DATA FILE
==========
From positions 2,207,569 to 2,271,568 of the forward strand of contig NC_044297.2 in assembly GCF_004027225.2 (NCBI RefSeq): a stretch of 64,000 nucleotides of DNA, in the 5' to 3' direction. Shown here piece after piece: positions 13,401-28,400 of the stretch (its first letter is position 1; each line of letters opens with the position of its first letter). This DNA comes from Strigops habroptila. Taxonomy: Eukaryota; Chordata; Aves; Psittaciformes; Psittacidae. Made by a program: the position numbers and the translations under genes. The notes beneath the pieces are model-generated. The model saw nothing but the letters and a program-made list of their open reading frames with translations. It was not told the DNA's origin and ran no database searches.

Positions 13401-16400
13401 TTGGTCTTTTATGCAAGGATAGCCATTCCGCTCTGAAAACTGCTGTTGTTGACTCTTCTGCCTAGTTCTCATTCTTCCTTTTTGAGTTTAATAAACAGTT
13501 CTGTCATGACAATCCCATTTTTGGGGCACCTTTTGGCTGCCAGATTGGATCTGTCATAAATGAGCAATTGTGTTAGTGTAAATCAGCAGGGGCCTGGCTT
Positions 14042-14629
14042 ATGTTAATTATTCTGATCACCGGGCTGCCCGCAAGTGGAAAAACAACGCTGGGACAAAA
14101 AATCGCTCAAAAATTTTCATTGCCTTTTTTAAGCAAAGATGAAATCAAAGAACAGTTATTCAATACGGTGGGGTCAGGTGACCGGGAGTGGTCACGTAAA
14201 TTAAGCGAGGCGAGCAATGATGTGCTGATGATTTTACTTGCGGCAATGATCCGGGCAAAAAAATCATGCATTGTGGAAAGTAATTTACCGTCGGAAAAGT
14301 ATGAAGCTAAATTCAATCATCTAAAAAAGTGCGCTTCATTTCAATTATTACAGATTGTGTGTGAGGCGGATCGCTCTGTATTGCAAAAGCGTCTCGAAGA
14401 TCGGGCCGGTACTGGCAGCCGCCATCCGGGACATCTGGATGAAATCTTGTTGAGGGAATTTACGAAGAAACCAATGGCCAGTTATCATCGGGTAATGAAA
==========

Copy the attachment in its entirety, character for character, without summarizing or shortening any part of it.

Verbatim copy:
From positions 2,207,569 to 2,271,568 of the forward strand of contig NC_044297.2 in assembly GCF_004027225.2 (NCBI RefSeq): a stretch of 64,000 nucleotides of DNA, in the 5' to 3' direction. Shown here piece after piece: positions 13,401-28,400 of the stretch (its first letter is position 1; each line of letters opens with the position of its first letter). This DNA comes from Strigops habroptila. Taxonomy: Eukaryota; Chordata; Aves; Psittaciformes; Psittacidae. Made by a program: the position numbers and the translations under genes. The notes beneath the pieces are model-generated. The model saw nothing but the letters and a program-made list of their open reading frames with translations. It was not told the DNA's origin and ran no database searches.

Positions 13401-16400
13401 TTGGTCTTTTATGCAAGGATAGCCATTCCGCTCTGAAAACTGCTGTTGTTGACTCTTCTGCCTAGTTCTCATTCTTCCTTTTTGAGTTTAATAAACAGTT
13501 CTGTCATGACAATCCCATTTTTGGGGCACCTTTTGGCTGCCAGATTGGATCTGTCATAAATGAGCAATTGTGTTAGTGTAAATCAGCAGGGGCCTGGCTT
Positions 14042-14629
14042 ATGTTAATTATTCTGATCACCGGGCTGCCCGCAAGTGGAAAAACAACGCTGGGACAAAA
14101 AATCGCTCAAAAATTTTCATTGCCTTTTTTAAGCAAAGATGAAATCAAAGAACAGTTATTCAATACGGTGGGGTCAGGTGACCGGGAGTGGTCACGTAAA
14201 TTAAGCGAGGCGAGCAATGATGTGCTGATGATTTTACTTGCGGCAATGATCCGGGCAAAAAAATCATGCATTGTGGAAAGTAATTTACCGTCGGAAAAGT
14301 ATGAAGCTAAATTCAATCATCTAAAAAAGTGCGCTTCATTTCAATTATTACAGATTGTGTGTGAGGCGGATCGCTCTGTATTGCAAAAGCGTCTCGAAGA
14401 TCGGGCCGGTACTGGCAGCCGCCATCCGGGACATCTGGATGAAATCTTGTTGAGGGAATTTACGAAGAAACCAATGGCCAGTTATCATCGGGTAATGAAA